Sadly, the media swallowed the administration's disinformation about the never-found weapons of mass destruction without noticing that the primary justification for the war was a sham. There was also no link between Al Qaeda and the Saddam Hussein. Osama bin Laden hated the B'athist regime of Saddam Hussein almost as much as he hates Israel and the United States since Saddam Hussein is about as Islamic as say Rupert Murdoch. And of course Saddam Hussein had no use for bin Laden since he would be uncontrollable and dangerous to his regime. So that rationale was also a sham. The idea that we would be doing the people of Iraq a favor by getting rid of Saddam Hussein was also a sham because (1) any invasion would bring more misery to the people than the continued presence of Hussein; and (2) the Iraqis would rather be ruled by a dictator than be occupied by a foreign power (which is the case for practically any country in the world, including our own).
And finally the idea that by invading Iraq we would be fighting the war on terrorism (which became the administration's johnny come lately justification for the war) is not only a sham and a lie, but is actually counterproductive. The invasion of Iraq has been a setback in the war on terrorism, and actually a diversion from it. It could be argued that Bush invaded Iraq because after the invasion of Afghanistan he had no plan to go after Al Qaeda and so created a diversion--a very costly and stupid diversion.
The mainstream media failed not only as news sources, but editorially, and as news analysts. Like Bush and the neocons in the White House, the news media failed to look beyond "best bombs" and "shock and awe" and "mission accomplished" to the aftermath. The media also failed to educate the public on just how absurd the idea is that you can force democracy onto a mostly Islamic country, especially a country artificially formed from such diverse elements as the Shi'a, the Sunni and the Kurds. Furthermore, because the Shi'a are in the majority, even if a democracy is formed, it may be voted out with an Iranian style theocracy the likely result--not exactly what the White House had in mind. Another likely result is another dictatorship following a bloody civil war.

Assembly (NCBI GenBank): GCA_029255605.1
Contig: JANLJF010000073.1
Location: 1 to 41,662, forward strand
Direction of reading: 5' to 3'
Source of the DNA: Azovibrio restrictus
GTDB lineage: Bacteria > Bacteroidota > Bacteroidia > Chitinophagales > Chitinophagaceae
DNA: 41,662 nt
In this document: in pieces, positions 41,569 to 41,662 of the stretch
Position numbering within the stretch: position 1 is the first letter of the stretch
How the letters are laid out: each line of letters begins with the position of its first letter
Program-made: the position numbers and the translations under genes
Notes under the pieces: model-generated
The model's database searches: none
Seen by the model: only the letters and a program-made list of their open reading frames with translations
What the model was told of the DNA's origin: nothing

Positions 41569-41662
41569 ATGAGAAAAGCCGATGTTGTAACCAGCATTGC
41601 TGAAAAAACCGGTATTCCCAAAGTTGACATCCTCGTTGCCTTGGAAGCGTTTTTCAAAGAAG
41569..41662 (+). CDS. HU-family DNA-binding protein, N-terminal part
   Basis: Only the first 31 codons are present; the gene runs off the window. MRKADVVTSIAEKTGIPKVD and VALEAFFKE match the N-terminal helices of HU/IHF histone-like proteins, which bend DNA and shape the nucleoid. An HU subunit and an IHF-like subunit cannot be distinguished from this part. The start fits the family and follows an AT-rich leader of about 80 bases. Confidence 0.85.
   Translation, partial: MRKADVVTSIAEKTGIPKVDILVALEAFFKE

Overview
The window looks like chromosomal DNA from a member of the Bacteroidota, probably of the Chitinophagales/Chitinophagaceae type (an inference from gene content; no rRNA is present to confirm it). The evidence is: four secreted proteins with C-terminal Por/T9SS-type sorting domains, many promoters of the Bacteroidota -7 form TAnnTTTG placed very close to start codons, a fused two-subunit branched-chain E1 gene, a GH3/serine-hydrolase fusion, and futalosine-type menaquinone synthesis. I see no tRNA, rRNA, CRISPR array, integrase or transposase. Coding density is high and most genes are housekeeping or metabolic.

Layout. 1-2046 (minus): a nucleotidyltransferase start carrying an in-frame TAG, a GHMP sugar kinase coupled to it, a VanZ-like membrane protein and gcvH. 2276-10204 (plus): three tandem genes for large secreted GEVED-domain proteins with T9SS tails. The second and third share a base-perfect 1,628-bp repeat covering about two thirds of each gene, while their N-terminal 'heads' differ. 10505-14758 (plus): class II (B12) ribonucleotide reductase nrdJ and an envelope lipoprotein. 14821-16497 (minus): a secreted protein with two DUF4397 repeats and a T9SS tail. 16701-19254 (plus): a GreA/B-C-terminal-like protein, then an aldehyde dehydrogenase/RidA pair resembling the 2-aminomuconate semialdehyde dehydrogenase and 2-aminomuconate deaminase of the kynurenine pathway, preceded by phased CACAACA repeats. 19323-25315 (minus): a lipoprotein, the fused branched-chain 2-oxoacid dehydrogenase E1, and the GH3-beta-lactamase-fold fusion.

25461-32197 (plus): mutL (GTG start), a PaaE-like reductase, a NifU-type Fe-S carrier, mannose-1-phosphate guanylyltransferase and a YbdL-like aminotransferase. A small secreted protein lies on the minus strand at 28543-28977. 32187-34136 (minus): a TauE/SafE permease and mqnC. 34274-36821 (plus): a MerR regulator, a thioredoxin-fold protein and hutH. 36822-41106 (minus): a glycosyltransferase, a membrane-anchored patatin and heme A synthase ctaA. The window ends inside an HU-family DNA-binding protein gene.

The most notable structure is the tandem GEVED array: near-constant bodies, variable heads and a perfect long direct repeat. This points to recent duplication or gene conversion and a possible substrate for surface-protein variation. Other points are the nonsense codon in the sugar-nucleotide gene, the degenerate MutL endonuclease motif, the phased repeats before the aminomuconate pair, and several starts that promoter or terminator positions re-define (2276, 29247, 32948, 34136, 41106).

Director Danny Schechter also points to how the press was controlled and manipulated during White House press conferences. Any reporter who asked a tough question of the press secretary or the president would not be called upon again. In order words, the press conferences were (and largely still are) propaganda opportunities for the Bush administration.
It should never be forgotten that however mainstream or "liberal" or enlightened the individual reporter may or may not be, it doesn't matter because the media is controlled by conglomerate interests (think Rupert Murdoch) that own the stations, magazines and newspapers, and those guys are conservative and want support for their man in the White House, and they will not long tolerate anything else.
Question: with the consolidation of media into fewer and fewer hands, are we witnessing the beginning of the death of a free press in the United States?
(Note: Over 500 of my movie reviews are now available in my book "Cut to the Chaise Lounge or I Can't Believe I Swallowed the Remote!" Get it at Amazon!)